I respectfully dissent. I would reverse the denial of postconviction relief and remand to the district court for further proceedings on the narrow issue of Clemons' communication of the second plea offer to respondent. The postconviction court found that the second plea offer was conveyed to Clemons at counsel table and in the presence of respondent during a recess in the jury selection process. Affidavits from the two prosecuting attorneys state that they heard Clemons communicate the offer to the respondent and that the offer was rejected. If this was the extent of the communication, I would hold that respondent did not receive effective assistance of counsel.

The duty to advise a client of a plea offer goes beyond mere communication that an offer exists. To secure the effective representation guaranteed to criminal defendants under the Sixth Amendment, an attorney is obliged to explain to the defendant the possible ramifications of accepting or declining a plea offer in such a manner so as to ensure the defendant has a clear understanding to make an informed decision. Particularly troubling here is respondent's age, intelligence level, and the severity of the offense. A 16-year-old with limited comprehension skills, being tried as an adult for second-degree felony murder, can hardly be expected to make an informed decision concerning a plea offer if, as the record currently reflects, the offer is briefly communicated in an open courtroom, in the presence of opposing counsel.

In order to grant a defendant postconviction relief on the ground of ineffective assistance of counsel, the defendant must affirmatively prove that his counsel's representation "fell below an objective standard of reasonableness" and "that there is a reasonable probability that, but for counsel's unprofessional errors, the result of the proceeding would have been different." Gates v. State, 398 N.W.2d 558, 561 (Minn. 1987) (citing Strickland v. Washington, 466 U.S. 668, 688 (1984)). The majority's analysis focuses in on the singular act of communication of the plea offer. I do not disagree with its conclusion, or the finding of the postconviction court that a 64 month plea offer was, in fact, communicated to the respondent. Of concern, however, is that the record presented on appeal indicates that nothing more than a "communication" of an offer occurred. While the majority takes issue with the court of appeals statement that the communication took place in a matter of seconds, the record does not support a conclusion that anything more than a verbal statement of a 64-month-offer was given to the respondent. If the only plea offer discussion that occurred between Clemons and respondent was at the counsel table in the presence of the prosecuting attorneys, I would conclude that Clemons' assistance fell below the standard of objective reasonableness. A reasonably prudent attorney would have taken additional measures to ensure that a 16-year-old client with borderline intellectual functioning truly understood the legal implications of declining the plea offer. At the very least, a reasonably prudent attorney would have discussed the plea offer with the defendant in private. Moreover, if in fact the record accurately reflects the extent of Clemons' representation on this issue, I would conclude that respondent was prejudiced by the ineffective assistance of counsel he received because respondent was therefore deprived of the right to elect a shorter term of incarceration.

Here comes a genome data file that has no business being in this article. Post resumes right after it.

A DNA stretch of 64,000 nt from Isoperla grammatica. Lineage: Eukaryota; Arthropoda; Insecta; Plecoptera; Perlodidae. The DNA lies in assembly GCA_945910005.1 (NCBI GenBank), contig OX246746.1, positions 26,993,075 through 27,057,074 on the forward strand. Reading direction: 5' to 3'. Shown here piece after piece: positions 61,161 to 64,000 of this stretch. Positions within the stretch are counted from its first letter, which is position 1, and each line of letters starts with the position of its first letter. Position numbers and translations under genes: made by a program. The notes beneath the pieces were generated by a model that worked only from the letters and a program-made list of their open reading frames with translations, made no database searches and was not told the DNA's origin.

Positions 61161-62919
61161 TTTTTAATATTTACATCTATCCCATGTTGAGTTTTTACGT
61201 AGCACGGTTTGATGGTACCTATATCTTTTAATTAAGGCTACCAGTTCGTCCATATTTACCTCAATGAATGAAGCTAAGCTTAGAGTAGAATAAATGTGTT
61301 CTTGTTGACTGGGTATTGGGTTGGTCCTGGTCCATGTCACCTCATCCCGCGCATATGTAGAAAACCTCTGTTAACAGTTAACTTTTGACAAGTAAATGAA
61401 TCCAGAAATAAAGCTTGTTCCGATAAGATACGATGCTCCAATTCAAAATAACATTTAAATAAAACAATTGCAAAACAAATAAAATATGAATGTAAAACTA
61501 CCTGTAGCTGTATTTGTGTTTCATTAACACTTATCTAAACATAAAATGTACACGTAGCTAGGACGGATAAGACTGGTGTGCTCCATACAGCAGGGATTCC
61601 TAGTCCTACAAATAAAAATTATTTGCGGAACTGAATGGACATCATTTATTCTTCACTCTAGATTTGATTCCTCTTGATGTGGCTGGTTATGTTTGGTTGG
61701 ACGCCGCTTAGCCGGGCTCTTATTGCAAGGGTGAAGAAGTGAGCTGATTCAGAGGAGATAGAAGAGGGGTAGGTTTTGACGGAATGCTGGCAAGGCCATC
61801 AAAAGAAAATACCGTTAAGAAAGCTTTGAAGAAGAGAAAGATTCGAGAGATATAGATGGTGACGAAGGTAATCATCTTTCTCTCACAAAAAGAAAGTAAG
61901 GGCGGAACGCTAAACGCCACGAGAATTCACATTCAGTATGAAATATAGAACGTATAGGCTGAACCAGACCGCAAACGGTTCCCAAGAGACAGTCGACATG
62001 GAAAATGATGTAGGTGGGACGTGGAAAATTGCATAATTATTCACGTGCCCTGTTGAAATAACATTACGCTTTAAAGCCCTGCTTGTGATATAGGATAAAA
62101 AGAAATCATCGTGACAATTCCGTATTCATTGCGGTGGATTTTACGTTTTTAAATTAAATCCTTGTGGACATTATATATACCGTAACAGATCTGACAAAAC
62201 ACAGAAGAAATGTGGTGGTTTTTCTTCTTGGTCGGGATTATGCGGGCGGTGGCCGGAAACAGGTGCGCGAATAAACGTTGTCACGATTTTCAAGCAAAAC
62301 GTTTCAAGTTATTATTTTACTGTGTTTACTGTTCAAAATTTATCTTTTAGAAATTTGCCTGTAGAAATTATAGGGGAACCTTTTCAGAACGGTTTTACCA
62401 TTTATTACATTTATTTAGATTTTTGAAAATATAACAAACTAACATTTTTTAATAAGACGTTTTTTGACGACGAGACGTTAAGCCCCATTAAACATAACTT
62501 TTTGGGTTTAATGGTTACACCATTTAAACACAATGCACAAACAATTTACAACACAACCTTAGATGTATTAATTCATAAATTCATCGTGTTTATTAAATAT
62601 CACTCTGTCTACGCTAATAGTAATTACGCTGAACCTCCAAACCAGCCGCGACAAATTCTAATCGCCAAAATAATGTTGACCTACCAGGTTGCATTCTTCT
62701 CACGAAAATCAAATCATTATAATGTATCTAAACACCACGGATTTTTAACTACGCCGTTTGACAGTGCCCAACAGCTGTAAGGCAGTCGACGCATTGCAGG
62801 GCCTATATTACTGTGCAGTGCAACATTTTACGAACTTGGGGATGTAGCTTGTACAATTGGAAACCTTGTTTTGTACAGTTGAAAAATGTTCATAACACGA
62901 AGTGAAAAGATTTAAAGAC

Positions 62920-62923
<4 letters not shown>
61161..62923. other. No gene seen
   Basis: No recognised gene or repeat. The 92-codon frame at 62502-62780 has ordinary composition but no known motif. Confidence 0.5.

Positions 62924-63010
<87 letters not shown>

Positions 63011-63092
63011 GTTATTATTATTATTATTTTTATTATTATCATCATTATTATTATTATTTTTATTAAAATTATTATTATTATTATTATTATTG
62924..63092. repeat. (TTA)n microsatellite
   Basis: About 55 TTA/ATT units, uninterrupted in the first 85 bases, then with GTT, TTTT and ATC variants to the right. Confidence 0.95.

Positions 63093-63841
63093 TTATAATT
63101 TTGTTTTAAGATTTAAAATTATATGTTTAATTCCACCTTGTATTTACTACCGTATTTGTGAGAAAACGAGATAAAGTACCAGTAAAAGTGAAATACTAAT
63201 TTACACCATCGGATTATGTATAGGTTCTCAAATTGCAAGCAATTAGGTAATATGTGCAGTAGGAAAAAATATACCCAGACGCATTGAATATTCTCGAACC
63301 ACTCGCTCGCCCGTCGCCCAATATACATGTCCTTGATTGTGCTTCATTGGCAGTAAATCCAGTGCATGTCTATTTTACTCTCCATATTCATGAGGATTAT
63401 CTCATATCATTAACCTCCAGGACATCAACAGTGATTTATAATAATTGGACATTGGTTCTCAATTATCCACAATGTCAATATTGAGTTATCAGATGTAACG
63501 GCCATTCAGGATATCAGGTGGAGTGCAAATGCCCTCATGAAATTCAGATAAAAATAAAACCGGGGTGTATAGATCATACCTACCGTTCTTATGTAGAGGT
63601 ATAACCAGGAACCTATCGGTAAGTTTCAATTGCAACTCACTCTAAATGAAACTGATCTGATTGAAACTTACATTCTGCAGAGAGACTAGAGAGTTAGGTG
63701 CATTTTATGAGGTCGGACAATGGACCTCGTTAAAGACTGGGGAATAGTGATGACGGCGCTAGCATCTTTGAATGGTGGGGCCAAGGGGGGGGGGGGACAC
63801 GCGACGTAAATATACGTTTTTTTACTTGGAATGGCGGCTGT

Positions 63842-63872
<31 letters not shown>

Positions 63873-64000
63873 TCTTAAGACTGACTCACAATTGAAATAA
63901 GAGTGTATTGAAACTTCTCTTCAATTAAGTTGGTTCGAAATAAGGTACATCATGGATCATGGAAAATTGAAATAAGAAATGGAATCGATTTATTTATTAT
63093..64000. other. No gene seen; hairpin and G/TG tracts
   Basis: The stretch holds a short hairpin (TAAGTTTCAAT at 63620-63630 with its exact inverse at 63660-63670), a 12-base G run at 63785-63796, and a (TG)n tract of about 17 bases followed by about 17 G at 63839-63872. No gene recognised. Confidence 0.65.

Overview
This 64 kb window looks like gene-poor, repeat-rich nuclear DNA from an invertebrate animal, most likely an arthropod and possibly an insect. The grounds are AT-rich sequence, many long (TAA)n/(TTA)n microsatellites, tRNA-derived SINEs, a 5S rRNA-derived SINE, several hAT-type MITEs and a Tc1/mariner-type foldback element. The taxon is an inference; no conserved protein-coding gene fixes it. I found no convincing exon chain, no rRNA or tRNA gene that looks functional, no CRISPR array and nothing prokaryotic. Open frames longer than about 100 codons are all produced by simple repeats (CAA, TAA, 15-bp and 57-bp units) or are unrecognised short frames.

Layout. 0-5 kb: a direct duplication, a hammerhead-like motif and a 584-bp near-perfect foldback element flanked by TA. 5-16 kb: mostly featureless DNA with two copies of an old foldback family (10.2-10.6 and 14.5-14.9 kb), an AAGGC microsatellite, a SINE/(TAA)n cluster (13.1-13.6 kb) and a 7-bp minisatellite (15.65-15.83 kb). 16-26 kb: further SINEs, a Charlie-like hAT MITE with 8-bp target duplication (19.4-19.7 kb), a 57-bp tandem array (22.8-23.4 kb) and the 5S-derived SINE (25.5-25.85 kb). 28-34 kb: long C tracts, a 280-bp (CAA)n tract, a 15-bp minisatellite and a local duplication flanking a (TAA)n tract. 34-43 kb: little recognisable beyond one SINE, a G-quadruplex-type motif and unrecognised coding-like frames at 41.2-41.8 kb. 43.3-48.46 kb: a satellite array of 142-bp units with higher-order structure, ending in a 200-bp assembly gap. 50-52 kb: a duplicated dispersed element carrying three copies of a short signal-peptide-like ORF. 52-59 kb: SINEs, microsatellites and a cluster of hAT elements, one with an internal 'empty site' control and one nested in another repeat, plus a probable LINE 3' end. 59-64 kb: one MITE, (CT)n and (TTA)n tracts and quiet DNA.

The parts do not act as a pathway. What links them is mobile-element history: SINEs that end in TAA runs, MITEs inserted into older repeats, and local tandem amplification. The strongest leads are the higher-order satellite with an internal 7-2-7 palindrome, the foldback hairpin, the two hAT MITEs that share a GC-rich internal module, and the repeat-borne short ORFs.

Accordingly, I would remand to the postconviction court for evidentiary hearings to determine whether Clemons discussed the plea offer with respondent outside the hearing of the prosecuting attorneys and others. I do not believe that such an inquiry would depart from this court's longstanding recognition of the flexibility and discretion inherent in attorney client representation. See King v. State, 562 N.W.2d 791, 795 (Minn. 1997). What is disturbing about this case is not what we do not know—but what we do. The trial court needs to make the necessary findings that defense counsel did more than simply tell the respondent that the state was offering him 64 months upon a plea of guilty. If no further discussion took place between Clemons and respondent other than that which is documented, respondent should be granted postconviction relief by receiving the benefit of the second plea offer.


     [1]An Alford plea allows a trial court to accept a guilty plea even though the defendant maintains his innocence if the court examines the factual basis of the plea and concludes through a colloquy with the defendant that “there is evidence which would support a jury verdict of guilty and that the plea is voluntarily, knowingly, and understandingly entered.” State v. Goulette, 258 N.W.2d 758, 760 (Minn. 1977); see North Carolina v. Alford, 400 U.S. 25 (1970).

     [2] Of concern is that nowhere in the record is there any reference to how long or in what manner the plea offer was communicated--the court of appeals' reference to “a fleeting communication for a few seconds” is wholly unwarranted.

     [3]The court of appeals erred by improperly shifting the burden to the defense counsel: “Clemons failed to show that he took appropriate steps to inform Powell of the legal procedures and effects of the plea offers.” Powell, 562 N.W.2d at 19. (Emphasis added.)

     [4]The affidavits provide only vague accounts of the second plea communication. The first prosecutor's affidavit stated “[d]uring a recess of the jury selection process, a second offer was tendered to Mr. Clemons, at counsel table. The offer which was for a prison-commit for a term of approximately 64 months, was communicated to [respondent] by Mr. Clemons in the presence of myself and [the other prosecutor]; this offer was rejected by [respondent].” The second prosecutor's affidavit stated “I heard Mr. Clemons specifically relate this offer to [respondent] at counsel table. This offer was also not accepted.”